The fact is that there is no one answer. Individuals differ, their needs vary, and the treatments that will be most effective aren’t going to fall into one category. That’s a good point to remember in researching treatments.

Friday, July 16, 2010

Success with a Learning Disability

We all learn differently, and we all have our own strengths and weaknesses. For both kids and adults, it’s important to remember that school success and standard academic achievement are not the same thing as intelligence, and how you do in school doesn’t determine how you’ll do in the rest of your life!

I’m always looking for examples of successful individuals who dealt with learning disabilities or a diagnosis like ADHD, Asperger’s or autism. One such list can be found in the article Ten Celebs Who Suffer From a Learning Disability.  Others lists like this can be found through Google or Yahoo searches.

Thursday, July 8, 2010

Mindfulness and Dealing with Stress

Stress and anxiety can be major problems for individuals on the autism spectrum. For all of us, modern life can be overwhelming, pressured, fast paced and demanding. For those on the spectrum, the stresses can be even greater, because they may include social anxiety, sensory problems, career difficulties, or managing repetitive thoughts.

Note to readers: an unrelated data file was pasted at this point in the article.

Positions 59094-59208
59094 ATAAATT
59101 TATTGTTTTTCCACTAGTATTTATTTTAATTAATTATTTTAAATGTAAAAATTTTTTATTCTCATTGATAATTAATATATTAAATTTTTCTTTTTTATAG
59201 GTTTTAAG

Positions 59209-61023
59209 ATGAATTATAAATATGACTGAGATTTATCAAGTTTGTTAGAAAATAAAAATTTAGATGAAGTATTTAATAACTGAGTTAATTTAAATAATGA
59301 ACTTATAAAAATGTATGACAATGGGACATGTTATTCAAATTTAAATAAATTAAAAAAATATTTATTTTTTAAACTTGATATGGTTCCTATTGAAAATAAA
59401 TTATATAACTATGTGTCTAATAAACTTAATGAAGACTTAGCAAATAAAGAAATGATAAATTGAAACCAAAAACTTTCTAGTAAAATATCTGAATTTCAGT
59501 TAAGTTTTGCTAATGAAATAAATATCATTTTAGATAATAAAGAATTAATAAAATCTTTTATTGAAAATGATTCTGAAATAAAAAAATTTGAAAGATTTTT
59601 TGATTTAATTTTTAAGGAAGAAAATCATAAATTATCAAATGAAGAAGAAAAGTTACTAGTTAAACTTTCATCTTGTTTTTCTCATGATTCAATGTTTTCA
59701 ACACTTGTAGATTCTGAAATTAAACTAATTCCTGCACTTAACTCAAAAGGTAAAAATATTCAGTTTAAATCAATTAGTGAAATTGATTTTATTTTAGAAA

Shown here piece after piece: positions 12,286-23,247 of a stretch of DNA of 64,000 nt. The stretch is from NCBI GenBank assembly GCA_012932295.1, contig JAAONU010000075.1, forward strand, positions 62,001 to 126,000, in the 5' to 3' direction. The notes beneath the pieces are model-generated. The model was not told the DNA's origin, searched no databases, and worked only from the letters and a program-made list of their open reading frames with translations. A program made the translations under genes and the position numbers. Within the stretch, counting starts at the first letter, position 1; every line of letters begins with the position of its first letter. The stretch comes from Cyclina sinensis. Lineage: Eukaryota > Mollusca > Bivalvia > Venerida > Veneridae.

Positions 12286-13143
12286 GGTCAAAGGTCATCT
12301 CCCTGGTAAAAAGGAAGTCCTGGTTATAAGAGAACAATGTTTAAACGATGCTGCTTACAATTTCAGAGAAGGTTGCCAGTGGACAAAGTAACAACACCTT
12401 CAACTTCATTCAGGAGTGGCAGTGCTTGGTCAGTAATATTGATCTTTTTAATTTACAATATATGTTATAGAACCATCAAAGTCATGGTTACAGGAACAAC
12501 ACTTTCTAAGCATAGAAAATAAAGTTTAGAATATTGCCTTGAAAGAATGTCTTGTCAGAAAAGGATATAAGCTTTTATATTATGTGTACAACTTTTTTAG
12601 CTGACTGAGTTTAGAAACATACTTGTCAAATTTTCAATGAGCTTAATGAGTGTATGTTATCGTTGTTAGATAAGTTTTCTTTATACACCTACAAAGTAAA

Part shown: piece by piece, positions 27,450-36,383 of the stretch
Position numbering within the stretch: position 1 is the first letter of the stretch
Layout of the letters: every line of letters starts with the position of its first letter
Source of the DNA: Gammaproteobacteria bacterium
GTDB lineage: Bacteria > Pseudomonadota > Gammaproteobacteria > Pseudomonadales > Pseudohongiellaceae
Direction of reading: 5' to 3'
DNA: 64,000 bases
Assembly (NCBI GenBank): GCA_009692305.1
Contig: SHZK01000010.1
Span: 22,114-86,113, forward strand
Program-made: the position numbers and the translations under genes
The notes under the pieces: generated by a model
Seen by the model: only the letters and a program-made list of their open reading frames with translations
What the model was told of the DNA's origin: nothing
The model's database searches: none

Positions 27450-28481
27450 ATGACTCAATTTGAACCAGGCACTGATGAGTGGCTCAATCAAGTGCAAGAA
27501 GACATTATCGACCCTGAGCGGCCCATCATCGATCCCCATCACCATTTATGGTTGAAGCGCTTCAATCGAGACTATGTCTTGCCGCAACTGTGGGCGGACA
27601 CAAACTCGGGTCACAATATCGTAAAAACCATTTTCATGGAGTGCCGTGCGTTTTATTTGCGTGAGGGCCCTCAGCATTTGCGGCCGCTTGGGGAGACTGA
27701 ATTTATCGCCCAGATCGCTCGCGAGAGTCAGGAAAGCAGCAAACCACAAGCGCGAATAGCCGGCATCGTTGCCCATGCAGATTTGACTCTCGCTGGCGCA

One very effective way of dealing with stress is through mindfulness. Mindfulness, as the term is used in modern American society, is based on Buddhist ideas, although it is not a religious concept. Jon Kabat-Zinn, in his classic book Wherever You Go There You Are (1994) defines mindfulness as “paying attention in a particular way: on purpose, in the present moment, and nonjudgmentally.” (p. 4) and states that it is “simply … the art of conscious living.” Kabat-Zinn is a Professor of Medicine Emeritus and the founding director of the Stress Reduction Clinic and the Center for Mindfulness in Medicine, Health Care, and Society at the University of Massachusetts Medical School. Mindfulness Based Stress Reduction is a program the center developed to integrate mindfulness and mindfulness meditation into modern medicine and healthcare. Mindfulness techniques have been shown to be effective not just for medical conditions, but for managing stress and anxiety as well.

You can learn more about mindfulness in Kabot-Zinn’s Wherever You Go There You Are, or his Full Catastrophe Living: Using the Wisdom of Your Body and Mind to Face Stress, Pain and Illness (1990). There are also websites and online videos on mindfulness based stress reduction, as well as eight week courses available in locations throughout the country.